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Antelope sportswear: Electric currents stimulate muscles during workouts

Theresa Schnepp is one of two women taking part in the German Accelerator program. Antelope, the startup she works for, produces clothing for athletes that stimulates muscles with mild electric currents, which increases the efficiency of workout sessions. Her boss sent her to Silicon Valley to learn from US coaches how to to pitch to American investors.

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Appinio: The world's fastest market research

What's the market like? What do the customers want? Jonathan Kurfess worked for a major German corporation, where each market research project took weeks of work and costed thousands of euros. He quit his job and designed Appinio ('app' + 'opinion'), a mobile app that makes market research much faster and much cheaper. The US is Appinio's own next target market.

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Haveitback.com: A global online lost & found app

Antonio Vega says Haveitback, an online lost-and-found peer-to-peer marketplace, already has about four million entries. The platform enables searches and allows people to register losses, upload photographs, and offer rewards for getting their stuff back. Four million is a small proportion of the market potential: People lose valuables an estimated 800 million times each year in the US alone.

"I think that if we don't step up our game and push for more political involvement, we're going to lose talent," Todd said.

Startups are firms younger than 10 years old, built on innovative or high-tech business models and aimed at high growth, according to the German Startup Monitor, an annual report on the sector by the Federal Association of Startups. In 2016, more than 3,000 startups across Germany employed roughly 14,500 employees, according to the Monitor. Investment during the year totaled 1.1 billion euros (then about $1.2 billion).

Berlin is the sector's hub in Germany, with accelerated growth in the past few years. Major domestic and international firms like Google, Siemens and Samsung have all opened startup accelerators - platforms aimed at funding startup ideas - in the city in recent months. Success stories are visible across Germany, however, and include Bonn-based Deutsche Post DHL, which purchased electric vehicle manufacturer StreetScooter in 2014 for its own mail delivery fleet - and is now selling the vehicles worldwide.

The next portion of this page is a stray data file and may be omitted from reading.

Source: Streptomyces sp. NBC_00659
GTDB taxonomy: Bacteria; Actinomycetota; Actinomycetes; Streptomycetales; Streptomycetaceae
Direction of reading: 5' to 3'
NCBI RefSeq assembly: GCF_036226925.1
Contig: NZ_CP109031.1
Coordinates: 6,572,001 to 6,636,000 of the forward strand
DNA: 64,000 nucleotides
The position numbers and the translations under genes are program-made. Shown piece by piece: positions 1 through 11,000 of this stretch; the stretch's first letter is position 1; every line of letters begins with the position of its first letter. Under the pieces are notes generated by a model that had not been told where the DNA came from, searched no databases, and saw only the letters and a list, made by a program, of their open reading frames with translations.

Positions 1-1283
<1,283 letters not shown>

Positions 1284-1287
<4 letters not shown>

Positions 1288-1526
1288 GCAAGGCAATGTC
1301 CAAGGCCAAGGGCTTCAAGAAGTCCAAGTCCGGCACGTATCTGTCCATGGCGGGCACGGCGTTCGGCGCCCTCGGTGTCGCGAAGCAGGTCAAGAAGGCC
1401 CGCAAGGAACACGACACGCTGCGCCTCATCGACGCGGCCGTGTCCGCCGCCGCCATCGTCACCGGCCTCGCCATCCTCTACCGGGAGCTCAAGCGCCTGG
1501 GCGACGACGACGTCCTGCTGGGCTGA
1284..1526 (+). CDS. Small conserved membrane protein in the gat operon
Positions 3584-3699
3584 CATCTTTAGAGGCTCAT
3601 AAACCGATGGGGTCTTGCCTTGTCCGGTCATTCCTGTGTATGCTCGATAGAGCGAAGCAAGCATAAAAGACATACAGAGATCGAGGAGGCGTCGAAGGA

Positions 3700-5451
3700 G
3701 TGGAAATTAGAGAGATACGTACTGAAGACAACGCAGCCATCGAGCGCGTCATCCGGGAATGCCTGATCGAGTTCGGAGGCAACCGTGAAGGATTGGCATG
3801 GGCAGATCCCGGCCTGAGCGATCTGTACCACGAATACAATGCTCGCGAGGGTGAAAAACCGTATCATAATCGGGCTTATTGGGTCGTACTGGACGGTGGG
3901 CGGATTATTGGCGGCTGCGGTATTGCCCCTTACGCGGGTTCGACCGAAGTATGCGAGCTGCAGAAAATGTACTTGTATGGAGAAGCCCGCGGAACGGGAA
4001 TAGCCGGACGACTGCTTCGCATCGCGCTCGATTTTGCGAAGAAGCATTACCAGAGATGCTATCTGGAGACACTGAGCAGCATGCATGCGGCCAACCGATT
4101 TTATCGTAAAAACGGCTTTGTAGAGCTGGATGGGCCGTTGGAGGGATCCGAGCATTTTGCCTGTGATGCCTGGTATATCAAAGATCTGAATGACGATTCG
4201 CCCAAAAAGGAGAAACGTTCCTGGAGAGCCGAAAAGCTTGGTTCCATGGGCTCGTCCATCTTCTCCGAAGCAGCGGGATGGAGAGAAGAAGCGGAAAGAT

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German startups sound the alarm

Getting around the paperwork

The dynamism that drives startups can run headlong into Germany bureaucracy, panelists said. Multiple state and federal agencies require registration and paperwork at the outset; communication is often done by paper and post; and most forms remain in German, despite an industry in which 30 percent of the employees come from abroad. Starting a business can turn into a hassle, startup advocates say; closing one down is a nightmare.

Maren Jasper-Winter, a member of Berlin's parliament from the business-friendly Free Democratic Party, said entrepreneurs should be excused from paperwork such as registration for the first year of their business.

"Business is fast, and if it's lasting a very long time, maybe you leave Berlin and go elsewhere," she said.

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Empowering horse enthusiasts

Hanover-based sports tech startup Horse Analytics wants to take the multi-billion dollar but largely analog equestrian sport to the digital age. The company has developed a tracker that lets horse owners monitor and optimize exercise, sleep and behavior of their equids around the clock. In the photo, founder Enri Strobel is pitching in the SXSW Accelerator competition.

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Selective sounds from Berlin

With its 3D audio technology, HOLOPLOT wants to create virtual acoustic spaces and immersive audio solutions by determining where sound can be heard - and where not. The team has already tested its patented technology at train stations and airports. At South by Southwest, HOLOPLOT won an Interactive Innovation Award in the music and audio innovation category.

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The world's largest 3D printer

Tech startup BigRep's 3D printers translate digital designs into prototypes and new products, both for studio and industrial use. According to Amir Fattal, BigRep's director of creative projects, the "BigRep One" is currently the largest serial 3D printer in the world. Founded in 2014, BigRep currently employs 60 people from 12 nations in its Berlin, New York and Singapore offices.